1. Yes. Definitely. Based on my own experience.

      I had ridden for 15 years starting in 1969. Not just street riding and touring, but track work and enduro competition. I probably rode 5 km off-road for every 1 km on-road.

      FF 10 years – next to no riding c/- career changes and family – took a VF750 out for a weekend. I was amazed; by the end of the street it was like I’d never been off a bike. Top weekend.

      FF another 10 years. Went out on a Beemer 800ST. O.M.F.G. }:-O
      OK – I could ride around the block and manage traffic, but beyond that I was a novice all over again. Mountain roads where I once flowed like mercury had me really worried. I was gobsmacked that I’d lost so much skill that once was second nature.

      A few years later I returned to full time riding and had to re-teach myself everything that I once taught students. Had a few scares but fortunately that’s all they were.

      Sine then everything has returned to what it once was. Can’t be exactly the same ‘cos of the intervening years, but bike and I feel like “one” again.

      I’m not not going to query stats or argue technical points, or call things ‘stupid’.

      Just watch the news and see how many old farts on cruisers get themselves killed in simple circumstances.

      I’ll bet they were just like me: no idea of how much skill they had lost; thought they could pick up where they had left off all those years ago. I was lucky to have made a comeback.

      John C.

  5. Did I miss the information? What proportion of the over 50 fatalities were returned riders? How about non-fatal crashes, which I think are 6 times higher?

    Prof Haworth looked at this issue or claim about returned riders while she was at MUARC, Monash Uni Accident Research Centre,
    and concluded it was not a major factor.

  6. I feel ALL license holders should undergo a competency test each time they renew their license. Especially car drivers. There are a lot out there who just found their license in a Weeties packet. They are in charge of a lethal weapon and should keep their skills up to some standard. Especially which pedal is the accelerator and which is the brake, also the non use of phones.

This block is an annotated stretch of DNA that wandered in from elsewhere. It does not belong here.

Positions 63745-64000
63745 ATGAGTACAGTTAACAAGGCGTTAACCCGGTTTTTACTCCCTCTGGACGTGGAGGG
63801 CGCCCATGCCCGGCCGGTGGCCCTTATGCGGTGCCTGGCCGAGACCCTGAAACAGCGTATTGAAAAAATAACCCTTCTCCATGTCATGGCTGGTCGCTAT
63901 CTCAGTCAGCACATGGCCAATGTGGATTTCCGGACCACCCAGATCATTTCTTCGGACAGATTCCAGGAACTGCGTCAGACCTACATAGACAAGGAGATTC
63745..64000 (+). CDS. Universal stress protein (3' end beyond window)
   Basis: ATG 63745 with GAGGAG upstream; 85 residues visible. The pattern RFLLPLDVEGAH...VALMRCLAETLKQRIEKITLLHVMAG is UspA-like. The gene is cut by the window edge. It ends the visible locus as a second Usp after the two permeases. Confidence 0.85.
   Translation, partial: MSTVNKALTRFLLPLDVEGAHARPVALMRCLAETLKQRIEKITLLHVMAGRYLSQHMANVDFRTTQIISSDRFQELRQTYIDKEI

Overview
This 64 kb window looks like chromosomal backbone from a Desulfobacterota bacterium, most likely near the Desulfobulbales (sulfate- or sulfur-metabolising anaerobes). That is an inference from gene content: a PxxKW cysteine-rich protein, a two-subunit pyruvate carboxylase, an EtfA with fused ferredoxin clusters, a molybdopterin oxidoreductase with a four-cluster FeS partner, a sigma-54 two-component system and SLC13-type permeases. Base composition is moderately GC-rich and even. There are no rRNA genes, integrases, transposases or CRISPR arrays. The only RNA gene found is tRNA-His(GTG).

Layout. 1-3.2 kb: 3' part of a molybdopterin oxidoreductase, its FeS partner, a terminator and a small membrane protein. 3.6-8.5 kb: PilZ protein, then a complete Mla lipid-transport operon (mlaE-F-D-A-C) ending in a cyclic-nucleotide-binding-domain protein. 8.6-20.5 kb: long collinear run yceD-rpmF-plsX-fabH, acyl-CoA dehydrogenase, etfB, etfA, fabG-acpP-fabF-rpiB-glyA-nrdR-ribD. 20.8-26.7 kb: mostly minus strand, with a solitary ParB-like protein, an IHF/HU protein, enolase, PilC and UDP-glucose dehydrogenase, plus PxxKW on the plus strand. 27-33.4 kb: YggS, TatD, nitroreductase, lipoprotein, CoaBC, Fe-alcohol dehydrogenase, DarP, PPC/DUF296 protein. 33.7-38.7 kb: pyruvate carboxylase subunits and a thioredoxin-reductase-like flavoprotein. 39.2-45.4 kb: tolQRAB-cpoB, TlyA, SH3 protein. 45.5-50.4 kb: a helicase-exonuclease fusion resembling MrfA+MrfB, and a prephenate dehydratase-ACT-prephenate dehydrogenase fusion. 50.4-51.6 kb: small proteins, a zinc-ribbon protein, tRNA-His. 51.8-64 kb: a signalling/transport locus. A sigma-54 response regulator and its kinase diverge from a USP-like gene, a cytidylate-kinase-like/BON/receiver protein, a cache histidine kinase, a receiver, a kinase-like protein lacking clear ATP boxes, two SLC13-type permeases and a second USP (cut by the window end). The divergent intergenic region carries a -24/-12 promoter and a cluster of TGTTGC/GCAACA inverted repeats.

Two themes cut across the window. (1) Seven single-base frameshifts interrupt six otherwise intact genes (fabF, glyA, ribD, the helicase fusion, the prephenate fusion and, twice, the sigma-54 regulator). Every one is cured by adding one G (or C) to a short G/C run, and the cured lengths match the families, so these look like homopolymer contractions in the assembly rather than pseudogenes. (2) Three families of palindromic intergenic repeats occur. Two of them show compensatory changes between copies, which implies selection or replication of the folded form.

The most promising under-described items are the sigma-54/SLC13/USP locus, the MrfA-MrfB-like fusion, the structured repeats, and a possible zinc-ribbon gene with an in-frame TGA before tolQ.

1. Couldn’t agree more Ken.
      All drivers/riders should have a competency test every 5 years (IMHO) to ensure those on our roads are up to date with current rules and can drive/ride in a responsible manner. Licenses are a privilege not a right!!!

      1. Sorry Dude , youve swallowed the condescending feudalistic attitude population control.
        We pay for the roads and they are built on land sequested from available land for that use .
        Governments need be here for our benefit and do what the electing public want.
        Road use is a right no matter how much the police want to intimidate you/us by claiming otherwise

  7. The graph does not present meaningful data. 40-49 and 30-39 are groups covering 10 years. What does 50+ mean? There would be more riders aged 50-99 than 40-49, so of course there are more accidents. I rode from 18-30, then 55+, so I could potentially contribute only to the groups at each end but not the middle. The only meaningful comparison would accidents per kilometre per rider at any specific age.

  8. What is meant by retraining? Doing the same training & testing that a new learner does?
    How would you identify those in need? A lot of us had gaps without owning/riding bikes, usually due to parenthood, some like myself were able to keep the drug in the vein by getting the kids onto dirt bikes at an early age and riding with them. I am all for training if it achieves the right outcome somehow I don’t think anything our Government departments are going to implement would benefit anyone

  9. The Mcc wonder why they can’t get members. I wish they would look after our rights and let us look after our safety.

    1. Yep – i have just sent them (MCC) email about their uninformed article about CTP. I suggest MCC change their name to AMCC ( Anti Motor Cycles Council) as they dont seem to be supporting riders. I wouldnt be surprised if Steve Roach actually doesnt ride just frives around in some SUV 🙂

  10. Be careful what you wish for the industry is struggling at the moment and as an old fart that has returned to riding after a long break ive spent $60000 + on bikes and gear over the last couple of years, when i first got back into riding i rode accordingly fully aware of my abilities and limitations, ive never had a speeding fine on a bike or in a car (but i admit i have been lucky) nor have i ever come off on a public road, if i had to retrain to start riding again it wouldn’t have happened id have spent my money elsewhere, as it is i now ride most days and love it i cant work out why i ever stopped

  11. Some US politician said this ” for every complex problem there is always someone whom has a simple solution which DOES NOT WORK” and the article fits that comment.
    Testing older riders for competency is age discrimination at least and does not recognize their experience . Every one whom has not ridden for a while will be a little rusty, but experienced riders will all ready know the caveats of motorcycling and one expects act accordingly.
    However if one is going to “examine” the competency of all road users we could be like pilots and have to fill out log books of every time we use the road , and maintain a “recency” component ie. have to do so many hours every month. People might think flying a plane is more difficult than driving on the road , as having a pilots license I say no, there are just a different array of things which must be checked , and it is safer too since there are no damn fool wire ropes up there.
    Log books are a bit over the top for all road users but so is this thought bubble of competency.